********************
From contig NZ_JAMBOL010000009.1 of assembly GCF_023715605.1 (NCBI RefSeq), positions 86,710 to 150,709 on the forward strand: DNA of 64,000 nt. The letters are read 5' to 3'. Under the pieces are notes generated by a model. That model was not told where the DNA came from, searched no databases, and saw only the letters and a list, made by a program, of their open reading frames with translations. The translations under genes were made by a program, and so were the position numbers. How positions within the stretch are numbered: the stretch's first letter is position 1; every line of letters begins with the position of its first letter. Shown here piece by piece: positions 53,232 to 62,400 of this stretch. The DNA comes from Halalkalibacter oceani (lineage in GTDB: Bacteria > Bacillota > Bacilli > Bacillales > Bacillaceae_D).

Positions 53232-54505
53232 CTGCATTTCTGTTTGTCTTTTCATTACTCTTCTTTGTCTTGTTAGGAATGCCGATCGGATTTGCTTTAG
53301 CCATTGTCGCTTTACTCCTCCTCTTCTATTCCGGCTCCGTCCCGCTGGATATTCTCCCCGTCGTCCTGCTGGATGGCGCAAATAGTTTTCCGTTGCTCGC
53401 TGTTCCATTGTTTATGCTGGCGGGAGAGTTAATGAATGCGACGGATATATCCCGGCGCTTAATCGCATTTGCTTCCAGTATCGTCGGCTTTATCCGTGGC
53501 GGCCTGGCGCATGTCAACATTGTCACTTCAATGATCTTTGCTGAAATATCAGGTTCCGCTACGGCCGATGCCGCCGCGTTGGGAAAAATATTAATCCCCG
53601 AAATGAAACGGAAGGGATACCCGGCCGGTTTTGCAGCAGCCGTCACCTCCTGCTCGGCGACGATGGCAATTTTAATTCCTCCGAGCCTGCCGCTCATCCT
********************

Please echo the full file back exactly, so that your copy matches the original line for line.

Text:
From contig NZ_JAMBOL010000009.1 of assembly GCF_023715605.1 (NCBI RefSeq), positions 86,710 to 150,709 on the forward strand: DNA of 64,000 nt. The letters are read 5' to 3'. Under the pieces are notes generated by a model. That model was not told where the DNA came from, searched no databases, and saw only the letters and a list, made by a program, of their open reading frames with translations. The translations under genes were made by a program, and so were the position numbers. How positions within the stretch are numbered: the stretch's first letter is position 1; every line of letters begins with the position of its first letter. Shown here piece by piece: positions 53,232 to 62,400 of this stretch. The DNA comes from Halalkalibacter oceani (lineage in GTDB: Bacteria > Bacillota > Bacilli > Bacillales > Bacillaceae_D).

Positions 53232-54505
53232 CTGCATTTCTGTTTGTCTTTTCATTACTCTTCTTTGTCTTGTTAGGAATGCCGATCGGATTTGCTTTAG
53301 CCATTGTCGCTTTACTCCTCCTCTTCTATTCCGGCTCCGTCCCGCTGGATATTCTCCCCGTCGTCCTGCTGGATGGCGCAAATAGTTTTCCGTTGCTCGC
53401 TGTTCCATTGTTTATGCTGGCGGGAGAGTTAATGAATGCGACGGATATATCCCGGCGCTTAATCGCATTTGCTTCCAGTATCGTCGGCTTTATCCGTGGC
53501 GGCCTGGCGCATGTCAACATTGTCACTTCAATGATCTTTGCTGAAATATCAGGTTCCGCTACGGCCGATGCCGCCGCGTTGGGAAAAATATTAATCCCCG
53601 AAATGAAACGGAAGGGATACCCGGCCGGTTTTGCAGCAGCCGTCACCTCCTGCTCGGCGACGATGGCAATTTTAATTCCTCCGAGCCTGCCGCTCATCCT